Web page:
Multiplying characters per line by number of lines gives you a starting point for finding text that fits.

You could calculate the margin for error in this figure by doing the same calculation for those 'iiiiii...' and "MMMMMM...'" strings.

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Agree, this is a good approach, and so is doing a binary chop on the string length using the method above. I'm still hoping there's a better way, but I get the feeling now there isn't. –  Jane Sales May 20 '09 at 9:13
    
The solution is Courier. Fixed width fonts, no math... –  Tristan Brotherton Dec 4 '09 at 2:03
    
@Tristan, only if you ignore whitespace when wrapping. It would be a simpler problem though. –  Roger Nolan Dec 9 '09 at 10:03

I would suggest taking a slightly different approach and seeing if you can use a UILabel instead of the smaller UITextView.

UILabels can be setup to be multi-line like a UITextView through their numberOfLines property.

UILabels also have a lineBreakMode property and I believe that the default value of that property will do the exact truncation effect that you are looking for.

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1  
But I don't think UILabels can be editable, can they? I want the user to be able to enter text in both these fields. (Especially once I've truncated it - the text probably won't make sense.) –  Jane Sales May 12 '09 at 16:35
    
You're right UILabels aren't editable. I guess you've stumped me for now. In general, I'm wondering what the user experience would be when editing your smaller UITextView. Can the user edit all the text or just the portion that hasn't been truncated? If the user is able to edit all the text, how can the user tell that their edits have taken effect if they happen to get truncated once your editing session ends? For these reasons, I might consider keeping the smaller view as a read-only summary of the text. –  Jonathan Arbogast May 12 '09 at 20:12
    
A little more info is needed. I've got a landscape app. What happens is that I change the layout of the view depending on the photo the user chooses. If it's a landscape photo, the caption is smaller - just a line at the bottom of the photo. If they choose a portrait photo, then there's plenty of space I can use for the caption at the side of the photo, so the caption is bigger. If the user changes his photo orientation from portrait to landscape, then I want to truncate the text and then allow him to change it to make sense. –  Jane Sales May 13 '09 at 10:04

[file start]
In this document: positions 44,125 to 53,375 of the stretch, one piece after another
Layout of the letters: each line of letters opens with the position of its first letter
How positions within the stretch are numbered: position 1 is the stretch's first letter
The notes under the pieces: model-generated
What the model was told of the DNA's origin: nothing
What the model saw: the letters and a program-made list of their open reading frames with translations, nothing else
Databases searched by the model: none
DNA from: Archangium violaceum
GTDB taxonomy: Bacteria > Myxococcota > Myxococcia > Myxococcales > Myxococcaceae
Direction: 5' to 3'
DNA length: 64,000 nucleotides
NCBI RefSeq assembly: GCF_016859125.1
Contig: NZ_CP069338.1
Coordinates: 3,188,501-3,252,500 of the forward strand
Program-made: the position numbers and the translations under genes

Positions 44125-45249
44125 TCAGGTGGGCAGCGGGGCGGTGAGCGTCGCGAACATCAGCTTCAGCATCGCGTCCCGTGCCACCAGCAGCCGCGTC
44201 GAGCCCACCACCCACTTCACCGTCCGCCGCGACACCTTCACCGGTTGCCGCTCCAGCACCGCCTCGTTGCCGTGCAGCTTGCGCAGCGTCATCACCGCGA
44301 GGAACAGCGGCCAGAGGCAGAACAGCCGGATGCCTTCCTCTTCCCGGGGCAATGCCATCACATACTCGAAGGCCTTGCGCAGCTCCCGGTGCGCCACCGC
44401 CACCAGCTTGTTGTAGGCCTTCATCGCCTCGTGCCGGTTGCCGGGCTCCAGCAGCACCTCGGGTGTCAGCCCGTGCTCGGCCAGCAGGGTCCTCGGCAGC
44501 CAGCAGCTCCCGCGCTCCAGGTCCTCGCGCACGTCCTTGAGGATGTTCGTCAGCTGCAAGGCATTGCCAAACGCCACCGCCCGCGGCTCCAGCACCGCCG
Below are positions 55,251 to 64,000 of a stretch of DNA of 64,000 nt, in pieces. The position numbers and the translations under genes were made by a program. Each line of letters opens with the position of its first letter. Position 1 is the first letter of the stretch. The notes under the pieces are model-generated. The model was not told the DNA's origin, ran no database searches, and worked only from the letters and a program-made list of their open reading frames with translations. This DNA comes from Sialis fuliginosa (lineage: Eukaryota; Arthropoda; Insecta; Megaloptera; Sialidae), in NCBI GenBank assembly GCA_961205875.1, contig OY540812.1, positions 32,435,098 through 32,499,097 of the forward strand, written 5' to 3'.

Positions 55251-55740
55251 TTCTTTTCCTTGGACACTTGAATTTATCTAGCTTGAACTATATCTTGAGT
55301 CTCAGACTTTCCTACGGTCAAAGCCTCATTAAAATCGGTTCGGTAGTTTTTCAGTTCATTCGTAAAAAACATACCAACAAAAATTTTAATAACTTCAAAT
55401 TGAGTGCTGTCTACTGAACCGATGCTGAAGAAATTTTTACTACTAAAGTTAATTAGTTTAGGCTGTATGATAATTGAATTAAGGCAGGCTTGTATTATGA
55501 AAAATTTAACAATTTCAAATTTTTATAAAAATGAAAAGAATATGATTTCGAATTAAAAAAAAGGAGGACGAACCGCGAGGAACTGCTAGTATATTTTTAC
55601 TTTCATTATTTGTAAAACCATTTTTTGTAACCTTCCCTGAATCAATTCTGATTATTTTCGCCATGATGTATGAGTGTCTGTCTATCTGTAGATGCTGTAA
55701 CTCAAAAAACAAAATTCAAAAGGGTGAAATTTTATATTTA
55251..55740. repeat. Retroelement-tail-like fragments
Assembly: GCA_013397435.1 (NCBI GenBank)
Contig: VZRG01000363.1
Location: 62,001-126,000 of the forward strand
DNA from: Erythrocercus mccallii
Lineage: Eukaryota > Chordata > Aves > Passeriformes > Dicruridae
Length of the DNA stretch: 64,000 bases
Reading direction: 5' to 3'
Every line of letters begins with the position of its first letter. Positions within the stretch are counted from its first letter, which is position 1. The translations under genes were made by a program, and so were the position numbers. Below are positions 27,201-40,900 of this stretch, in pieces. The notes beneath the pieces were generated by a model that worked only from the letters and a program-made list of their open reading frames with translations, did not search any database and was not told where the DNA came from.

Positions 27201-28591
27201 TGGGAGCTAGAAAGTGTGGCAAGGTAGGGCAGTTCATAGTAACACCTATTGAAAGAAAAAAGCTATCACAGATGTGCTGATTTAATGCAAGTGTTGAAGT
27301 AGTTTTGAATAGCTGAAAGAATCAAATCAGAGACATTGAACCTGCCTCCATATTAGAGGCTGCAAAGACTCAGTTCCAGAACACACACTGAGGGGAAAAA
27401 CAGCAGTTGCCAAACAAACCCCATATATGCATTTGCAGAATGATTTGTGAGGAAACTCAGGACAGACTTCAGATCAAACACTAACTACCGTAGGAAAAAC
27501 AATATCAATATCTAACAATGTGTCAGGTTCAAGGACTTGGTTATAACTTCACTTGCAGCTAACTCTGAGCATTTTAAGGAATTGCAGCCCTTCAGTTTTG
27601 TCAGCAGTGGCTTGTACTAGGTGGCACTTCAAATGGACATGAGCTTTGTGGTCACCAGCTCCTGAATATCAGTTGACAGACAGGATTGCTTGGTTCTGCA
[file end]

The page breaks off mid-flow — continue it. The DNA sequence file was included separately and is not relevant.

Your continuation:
All I have is another possible alternative for you to consider. I remember when photos were actually things you printed onto paper and held in your hand. In those days, how did people add captions? They wrote on the back of the photo. So maybe you could "flip to the back of the photo" using one of the standard flip animations. Now your UITextView could be bigger and its size could be independent of of photo orientation. You would have more room for displaying the photo itself as well. You could always show the caption with a Label on the front of the photo as well if that's necessary. –  Jonathan Arbogast May 13 '09 at 12:45
    
Thanks for all your help Jonathan - I really appreciate it. The problem is that I do have a card back, but it's used for other things. The text needs to be on the front. I'm quite surprised how difficult this is to do - I would have thought other people would have done it. –  Jane Sales May 13 '09 at 13:27

I think Jonathan was on to something about the UILabel...

So, the user finishes editing the UITextView, you get the string of text and pass it to the UILabel. You change the alpha of the UITextView to 0 and/or remove it from superview. Possibly store the untruncated full text in an ivar.

UILabels are not "editable", however you can detect a touch with a UILabel (or it's superview). When you detect the touch on the UILabel, you simply restore the hidden UITextView and restore the string you saved.

Sometimes the SDK is a pain, but it almost always wins the fight. Many times, it is better to adjust your design to UIKit conventions